Farm stream blogmix by Matt Rösner

Friday, August 5, 2011

Woodland behind the dunes

Recorded early one morning in April 2011. The location was a small woodland directly behind coastal sandunes near Byron Bay on the NSW far north coast. The location is on the edge of the Brunswick Heads Nature Reserve, an area that forms a vital stepping stone for migrating birds. Species from north and south-east Australia overlap in the area, providing unusually diverse plant and animal communities. These types of habitats are some of my favourite to record in, there are usually lots of birds about and the dynamics of the soundscape change from day to day with the amount of swell and wave action on the beach. Sometimes the rumble of the waves is a little too much though.
Learn more about Brunswick Heads Nature Reserve here.

Behind the sand dunes by seaworthy

Saturday, June 11, 2011

Broken Estuary

In Aprill 2011, I was working on the far north coast of NSW. After considerable rainfall, many of the local estuaries that had been cut off from the ocean by an accumulation of sand now spilled across the beach as tannin stained water flowed to the sea. The overflows cut into the beach, creating new creeklike connections. The sounds here are of the fast flowing water across the beach and between debris, chunks of sand falling from the creek's edges into the water and distinct thunder as a new storm front approaches.

Broken Estuary by seaworthy

Monday, June 6, 2011

Site Listening

Make sure you pay a visit to the wonderful Site Listening website for a collection of sounds and locations in QLD compiled by Lawrence English (Room40, 12k, Touch).

Monday, April 25, 2011

Minyon Falls, Nightcap National Park

Nightcap National Park contains extensive areas of lush Gondwana Rainforests and was preserved by a determined group of conservationists in the 1980s. These photos and recordings were made during a brief visit in April 2011 to Minyon Falls. The sound composition here contains a series of recordings made surrounding the creekline leading to the falls themslves. Surrounded by dense forest, there are bird calls (as well as an occasional frog croak) but dominating the recordings are the sounds of the falls themselves that create a background drone running through most of the piece.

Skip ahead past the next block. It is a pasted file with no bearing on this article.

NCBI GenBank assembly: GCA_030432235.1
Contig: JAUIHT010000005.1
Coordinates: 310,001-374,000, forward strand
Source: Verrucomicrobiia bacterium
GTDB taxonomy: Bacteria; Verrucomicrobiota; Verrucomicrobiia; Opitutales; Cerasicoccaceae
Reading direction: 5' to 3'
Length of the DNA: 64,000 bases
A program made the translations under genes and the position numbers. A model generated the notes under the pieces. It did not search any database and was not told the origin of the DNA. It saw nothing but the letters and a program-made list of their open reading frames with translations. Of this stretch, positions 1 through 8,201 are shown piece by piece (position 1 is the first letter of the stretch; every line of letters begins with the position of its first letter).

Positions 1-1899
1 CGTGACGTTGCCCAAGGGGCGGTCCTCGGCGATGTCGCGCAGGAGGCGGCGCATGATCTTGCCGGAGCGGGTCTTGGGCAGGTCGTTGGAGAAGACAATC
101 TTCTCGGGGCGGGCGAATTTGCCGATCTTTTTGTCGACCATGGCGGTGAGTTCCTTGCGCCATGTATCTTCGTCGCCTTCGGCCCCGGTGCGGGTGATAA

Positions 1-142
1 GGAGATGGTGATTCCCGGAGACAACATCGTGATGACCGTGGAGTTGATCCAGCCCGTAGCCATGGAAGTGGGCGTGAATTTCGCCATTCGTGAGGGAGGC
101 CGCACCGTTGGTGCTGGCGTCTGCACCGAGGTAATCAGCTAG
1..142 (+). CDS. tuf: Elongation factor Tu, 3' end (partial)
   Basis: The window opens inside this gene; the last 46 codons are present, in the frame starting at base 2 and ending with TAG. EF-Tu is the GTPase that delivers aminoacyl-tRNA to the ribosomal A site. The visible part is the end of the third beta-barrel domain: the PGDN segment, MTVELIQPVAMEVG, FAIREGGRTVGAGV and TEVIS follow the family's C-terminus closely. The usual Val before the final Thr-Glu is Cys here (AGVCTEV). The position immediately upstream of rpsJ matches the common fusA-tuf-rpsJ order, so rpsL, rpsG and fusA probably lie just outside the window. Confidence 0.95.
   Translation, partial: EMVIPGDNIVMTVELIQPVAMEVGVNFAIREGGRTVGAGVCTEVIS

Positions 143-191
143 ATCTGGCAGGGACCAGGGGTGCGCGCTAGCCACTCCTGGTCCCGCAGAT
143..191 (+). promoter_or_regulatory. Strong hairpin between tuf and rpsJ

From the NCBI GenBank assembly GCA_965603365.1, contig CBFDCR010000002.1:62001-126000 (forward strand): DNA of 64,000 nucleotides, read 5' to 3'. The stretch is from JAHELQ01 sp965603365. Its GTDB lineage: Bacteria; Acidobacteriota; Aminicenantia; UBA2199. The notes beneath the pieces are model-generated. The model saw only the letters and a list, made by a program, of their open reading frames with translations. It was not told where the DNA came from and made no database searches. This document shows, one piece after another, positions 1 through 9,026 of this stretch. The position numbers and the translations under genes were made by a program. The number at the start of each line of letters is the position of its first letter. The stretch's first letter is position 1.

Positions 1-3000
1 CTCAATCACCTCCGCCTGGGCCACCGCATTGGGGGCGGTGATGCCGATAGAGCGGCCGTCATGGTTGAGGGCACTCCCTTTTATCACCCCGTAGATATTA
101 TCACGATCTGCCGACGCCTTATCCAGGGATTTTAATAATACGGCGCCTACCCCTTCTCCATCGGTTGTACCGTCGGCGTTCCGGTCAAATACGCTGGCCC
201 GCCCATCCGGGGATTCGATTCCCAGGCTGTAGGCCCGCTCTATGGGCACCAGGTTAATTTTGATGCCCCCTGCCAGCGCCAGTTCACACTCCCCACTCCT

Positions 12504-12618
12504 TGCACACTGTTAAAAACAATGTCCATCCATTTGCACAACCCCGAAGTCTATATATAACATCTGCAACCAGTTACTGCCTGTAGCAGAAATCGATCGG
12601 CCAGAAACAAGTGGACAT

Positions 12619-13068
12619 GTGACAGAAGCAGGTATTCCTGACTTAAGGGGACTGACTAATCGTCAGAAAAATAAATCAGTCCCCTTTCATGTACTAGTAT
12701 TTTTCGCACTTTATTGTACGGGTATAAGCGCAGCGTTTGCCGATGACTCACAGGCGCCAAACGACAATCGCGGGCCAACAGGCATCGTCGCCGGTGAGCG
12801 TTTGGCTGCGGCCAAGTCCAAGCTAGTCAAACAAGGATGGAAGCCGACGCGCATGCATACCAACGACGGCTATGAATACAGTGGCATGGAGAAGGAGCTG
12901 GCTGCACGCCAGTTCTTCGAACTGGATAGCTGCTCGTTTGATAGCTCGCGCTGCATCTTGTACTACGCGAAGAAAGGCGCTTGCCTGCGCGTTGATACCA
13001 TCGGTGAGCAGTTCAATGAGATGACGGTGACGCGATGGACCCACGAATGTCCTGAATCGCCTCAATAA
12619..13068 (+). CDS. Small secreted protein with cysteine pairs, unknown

Minyon Falls, Nightcap National Park by seaworthy

Tuesday, March 22, 2011


Lake Preston – Yalgorup National Park

Yalgorup National Park, located 100m from my front door, protects a chain of 10 lakes of high conservation importance. The park offers refuge to plant numbers of plants and animal species. Its particularly notable for its tuart woodlands, salt marsh communities, ancient thrombolites and international migratory waterbird species.

South Western Australia has undergone one of its hottest summers on record. Before the hot summer months we experienced one of the driest winters on record, with rainfall at approximately 50% below average levels.

As a result the Lake Preston and the surrounding Yalgorup Park are extremely dry. The lake is a barren almost moonscape like environment. I took a walk out on the lake a few days ago to take photos and some field recordings. It struck me on the walk home that 15 years ago this lake was used for waterskiing and sailing but in recent years the lake is dry in summer, devoid of water and filled with the a salty brine smell and the debris of bones, feathers and resilient salt marsh plant species. The sounds in the centre of the lake were limited to my footsteps, the wind and the distant hum of traffic from the nearby highway.

- Matt

Lake preston blogmix by Matt Rösner

Tuesday, February 1, 2011

World Wetlands Day 2011

Wednesday 2 February 2011 is World Wetlands Day.

The international theme for World Wetlands Day 2011 is "wetlands and forests - forests for water and wetlands" in celebration of the United Nations International Year of Forests. In Australia, probably the best known forested wetlands are the mangrove forests that line the majority of our coastal rivers and estuaries. These wetlands are important as they deliver significant ecosystem services by providing habitat for a range of wildlife. In recent years, however, mangroves have been acknowledged as not being completely beneficial to estuarine wetlands given their propensity to invade coastal saltmarsh habitats and clog smaller tributaries, leading to impoundment of tidal waters and increased suitability of habitats for pest mosquitoes. Generally though, mangroves still represent an important ecological resource in many areas of Australia as well as internationally.